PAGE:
IRL - Cart Merger
This would be good for the both as they try and compete with Nascar,
Tony George, CEO of the Indianapolis Motor Speedway, announces that the Unit...
By MIKE HARRISAP Auto Racing Writer, AP
6 hours ago
The latest merger discussions between Indy Racing League and the rival Champ Car World Series have apparently ended in yet another failure.
Or have they?
After information leaked Thursday that the rival open-wheel series were close to unification, with a snag over race dates the biggest hurdle, Champ Car co-owner Kevin Kalkhoven was irate.
``Unfortunately, leaks and media reports about a possible unification of Champ Car and the Indy Racing League have significantly hampered discussions,'' Kalkhoven said in a statement Friday. ``Over the past three years, we have fielded and offered several proposals regarding unification of the two premier U.S.-based open-wheel racing series, but we have been unable to reach an acceptable solution. Discussions currently are at a standstill, and we therefore are proceeding with plans to continue as Champ Car.''
The story originally was reported by speedtv.com.
IRL founder Tony George has offered Champ Car teams free Dallara chassis and Honda engines, along with the $1.2 million in incentives it is paying each of its own teams to race in the IndyCar Series in 2008, IRL spokesman John Griffin said Friday.
All of the IRL entries race Dallaras with normally aspirated Honda engines, while Champ Car teams race Panoz DP-01 chassis with turbocharged Cosworth engines.
If the latest deal were to go through, the IRL also would absorb at least three of the 14 races on the Champ Car schedule - Long Beach, Calif.; Edmonton, Alberta; and Surfers Paradise, Australia.
The biggest hurdle prior to Kalkhoven's statement appeared to be the head-to-head scheduling of the Long Beach race, Champ Car's season opener April 20, and the IRL's April 19 event at the Honda-owned Motegi track in Japan. Long Beach officials say they cannot change their date because of contracts with the Long Beach Convention Center, around which the street circuit is set up. Motegi officials have refused to move their date.
``As long as Honda won't move Motegi, there won't be a merger,'' Kalkhoven told The Associated Press Friday, hours before his statement was released. ``It's certainly a major hurdle, but not the only one.
``There are significant advantages in doing (the merger), but I believe there are also significant advantages in not doing it. At this moment in time, there are no discussions until they move Motegi.''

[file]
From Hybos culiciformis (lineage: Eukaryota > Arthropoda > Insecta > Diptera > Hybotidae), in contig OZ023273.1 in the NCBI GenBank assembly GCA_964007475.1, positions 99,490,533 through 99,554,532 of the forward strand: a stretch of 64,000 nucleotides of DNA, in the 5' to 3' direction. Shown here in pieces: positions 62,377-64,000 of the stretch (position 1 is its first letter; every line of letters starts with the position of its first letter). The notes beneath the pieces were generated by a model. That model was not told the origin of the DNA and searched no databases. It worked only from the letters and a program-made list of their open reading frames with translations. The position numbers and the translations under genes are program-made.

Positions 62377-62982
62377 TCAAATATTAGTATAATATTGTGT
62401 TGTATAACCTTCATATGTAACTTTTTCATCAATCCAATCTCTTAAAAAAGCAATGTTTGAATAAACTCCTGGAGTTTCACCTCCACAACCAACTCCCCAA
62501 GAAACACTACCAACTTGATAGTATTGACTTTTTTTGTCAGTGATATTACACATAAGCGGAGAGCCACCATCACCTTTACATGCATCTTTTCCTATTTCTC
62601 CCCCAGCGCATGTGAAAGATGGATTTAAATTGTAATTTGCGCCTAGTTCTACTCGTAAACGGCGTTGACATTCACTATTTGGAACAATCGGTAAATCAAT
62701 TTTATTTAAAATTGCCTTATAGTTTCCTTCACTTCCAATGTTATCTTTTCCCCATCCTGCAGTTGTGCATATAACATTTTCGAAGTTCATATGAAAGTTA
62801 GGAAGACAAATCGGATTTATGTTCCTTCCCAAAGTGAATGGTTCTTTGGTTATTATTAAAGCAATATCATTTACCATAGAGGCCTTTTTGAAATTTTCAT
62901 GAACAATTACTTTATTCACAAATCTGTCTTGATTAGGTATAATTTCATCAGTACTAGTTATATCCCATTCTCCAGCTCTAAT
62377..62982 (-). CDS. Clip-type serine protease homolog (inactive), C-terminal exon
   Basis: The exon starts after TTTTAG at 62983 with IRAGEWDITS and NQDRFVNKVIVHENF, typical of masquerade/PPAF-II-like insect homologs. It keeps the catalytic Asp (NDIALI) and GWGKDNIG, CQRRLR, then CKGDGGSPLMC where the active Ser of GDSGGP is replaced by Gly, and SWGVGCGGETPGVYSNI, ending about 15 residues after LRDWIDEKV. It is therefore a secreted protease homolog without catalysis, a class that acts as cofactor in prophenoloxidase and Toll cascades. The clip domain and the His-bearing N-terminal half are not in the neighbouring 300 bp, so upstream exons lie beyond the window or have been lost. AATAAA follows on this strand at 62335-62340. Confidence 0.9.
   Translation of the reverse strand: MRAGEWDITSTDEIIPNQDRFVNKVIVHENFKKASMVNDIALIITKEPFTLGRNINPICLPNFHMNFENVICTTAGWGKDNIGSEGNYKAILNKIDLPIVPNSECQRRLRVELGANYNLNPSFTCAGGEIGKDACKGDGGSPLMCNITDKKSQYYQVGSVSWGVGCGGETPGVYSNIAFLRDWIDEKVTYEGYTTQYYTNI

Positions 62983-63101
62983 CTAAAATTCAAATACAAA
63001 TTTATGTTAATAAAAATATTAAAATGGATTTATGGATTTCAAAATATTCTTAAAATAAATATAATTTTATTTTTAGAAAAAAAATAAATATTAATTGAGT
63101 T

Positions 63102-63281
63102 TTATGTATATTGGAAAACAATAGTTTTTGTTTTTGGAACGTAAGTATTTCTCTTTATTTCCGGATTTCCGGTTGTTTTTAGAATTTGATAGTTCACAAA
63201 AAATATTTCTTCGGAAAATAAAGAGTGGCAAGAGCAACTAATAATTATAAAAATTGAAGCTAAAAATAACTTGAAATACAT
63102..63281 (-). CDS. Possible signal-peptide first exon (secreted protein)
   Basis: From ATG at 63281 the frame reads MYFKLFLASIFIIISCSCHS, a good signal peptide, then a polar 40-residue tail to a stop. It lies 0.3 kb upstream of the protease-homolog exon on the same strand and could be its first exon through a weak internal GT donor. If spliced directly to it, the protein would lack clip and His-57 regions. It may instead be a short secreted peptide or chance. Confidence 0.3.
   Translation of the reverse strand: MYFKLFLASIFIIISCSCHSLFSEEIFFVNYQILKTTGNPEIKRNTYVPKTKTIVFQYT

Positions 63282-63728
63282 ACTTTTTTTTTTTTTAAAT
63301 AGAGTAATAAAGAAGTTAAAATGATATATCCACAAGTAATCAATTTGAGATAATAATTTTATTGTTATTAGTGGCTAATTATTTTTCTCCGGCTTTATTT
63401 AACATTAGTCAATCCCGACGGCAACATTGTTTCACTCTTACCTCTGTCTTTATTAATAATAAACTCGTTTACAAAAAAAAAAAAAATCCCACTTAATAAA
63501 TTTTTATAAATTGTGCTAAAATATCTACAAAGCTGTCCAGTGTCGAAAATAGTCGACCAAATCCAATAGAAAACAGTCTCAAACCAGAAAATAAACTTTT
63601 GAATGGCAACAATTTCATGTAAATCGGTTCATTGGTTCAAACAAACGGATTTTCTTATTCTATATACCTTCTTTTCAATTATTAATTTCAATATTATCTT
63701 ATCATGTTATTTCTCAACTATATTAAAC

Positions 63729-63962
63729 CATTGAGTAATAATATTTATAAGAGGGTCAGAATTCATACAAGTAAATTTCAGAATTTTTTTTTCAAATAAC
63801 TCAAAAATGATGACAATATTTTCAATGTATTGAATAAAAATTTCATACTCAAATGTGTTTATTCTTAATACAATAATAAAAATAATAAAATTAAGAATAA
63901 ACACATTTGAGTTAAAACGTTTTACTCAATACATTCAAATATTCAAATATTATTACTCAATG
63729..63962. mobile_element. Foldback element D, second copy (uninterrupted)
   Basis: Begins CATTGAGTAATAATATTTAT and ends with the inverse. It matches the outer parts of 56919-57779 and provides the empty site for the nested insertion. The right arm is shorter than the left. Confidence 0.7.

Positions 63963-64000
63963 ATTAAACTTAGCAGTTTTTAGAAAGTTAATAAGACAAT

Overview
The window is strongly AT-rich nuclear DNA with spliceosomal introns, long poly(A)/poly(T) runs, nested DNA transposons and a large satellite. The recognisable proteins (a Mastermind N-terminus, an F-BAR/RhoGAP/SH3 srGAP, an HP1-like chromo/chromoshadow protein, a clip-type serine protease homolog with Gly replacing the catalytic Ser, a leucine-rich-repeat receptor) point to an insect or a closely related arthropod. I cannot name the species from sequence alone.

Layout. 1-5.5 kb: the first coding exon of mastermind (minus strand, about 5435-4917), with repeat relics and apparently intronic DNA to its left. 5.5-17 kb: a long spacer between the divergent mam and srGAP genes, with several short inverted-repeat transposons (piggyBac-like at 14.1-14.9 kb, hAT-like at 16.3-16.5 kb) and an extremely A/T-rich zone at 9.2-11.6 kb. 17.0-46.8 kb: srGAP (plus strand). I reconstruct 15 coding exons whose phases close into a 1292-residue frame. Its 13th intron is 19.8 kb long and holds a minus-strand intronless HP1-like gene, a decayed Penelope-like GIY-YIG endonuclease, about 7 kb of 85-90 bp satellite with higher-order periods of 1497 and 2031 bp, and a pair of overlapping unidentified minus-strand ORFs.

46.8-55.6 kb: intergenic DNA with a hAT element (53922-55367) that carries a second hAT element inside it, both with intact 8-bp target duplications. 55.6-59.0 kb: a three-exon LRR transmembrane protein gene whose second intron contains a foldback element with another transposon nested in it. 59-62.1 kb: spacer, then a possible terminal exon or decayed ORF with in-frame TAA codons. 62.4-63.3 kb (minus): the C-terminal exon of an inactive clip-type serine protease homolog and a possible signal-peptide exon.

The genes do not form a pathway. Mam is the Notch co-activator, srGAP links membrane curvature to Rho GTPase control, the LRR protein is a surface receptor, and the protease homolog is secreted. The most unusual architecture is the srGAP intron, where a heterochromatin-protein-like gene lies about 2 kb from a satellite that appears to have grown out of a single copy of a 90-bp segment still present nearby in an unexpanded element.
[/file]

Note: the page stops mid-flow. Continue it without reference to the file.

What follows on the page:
Griffin was more optimistic about the negotiations with Kalkhoven and Champ Car co-owner Gerald Forsythe.
``This thing is moving forward, but there's still some work to be done. I don't know how long it's going to take,'' he told the AP. ``We are looking to add some teams and some races. (Retired Honda racing boss) Robert Clarke and Tony are going to head to Japan to talk to the Japanese about coming off their date.''
George founded the IRL in 1995 and the series began racing in 1996. Champ Car, then known as CART, continued as a separate series. Both sides have struggled to find sponsorship and acceptance and have lived with meager car counts and television ratings.
Most recently, each series lost its top stars - four-time Champ Car champion Sebastien Bourdais to Formula One and 2007 Indianapolis 500 winner and IndyCar champion Dario Franchitti and three-time IndyCar champion Sam Hornish Jr. to NASCAR.
``I think if both series can get together satisfactorily it would be the best thing for both parties,'' said Derrick Walker, a current Champ Car team owner who also has been an IRL team owner. ``It's the best possible solution for open wheel racing. It's long overdue and it has my approval 100 percent.''
Numerous attempts to unite the groups over the years have failed, mostly over who would have control. Longtime star Mario Andretti has made several attempts to get the sides together.
``It's the only solution we have to save the sport we love so much,'' he said. ``The bottom line is that this is desperately needed. There's no losers in a situation like this, starting with the fans.''
Eddie Gossage, president of Texas Motor Speedway, which has a race on the IndyCar schedule, also issued a statement that said, in part, ``Reports that open-wheel racing is close to unification is the best thing to happen to the sport since Rick Mears, Mario Andretti, Al Unser Jr. and Danny Sullivan were battling each other in front of huge crowds 20 years ago. I hope this deal can be wrapped up and we can all focus on stabilizing the schedule, teams and sponsors, and ramp up the promotion.''
George McNeilly, senior director of communications for ESPN, which along with sister company ABC televises both open-wheel series, said, ``Certainly we've seen the accounts in the press and are in favor of any dialogue that is in the best interest of sports fans and fans of open-wheel racing.''
The Associated Press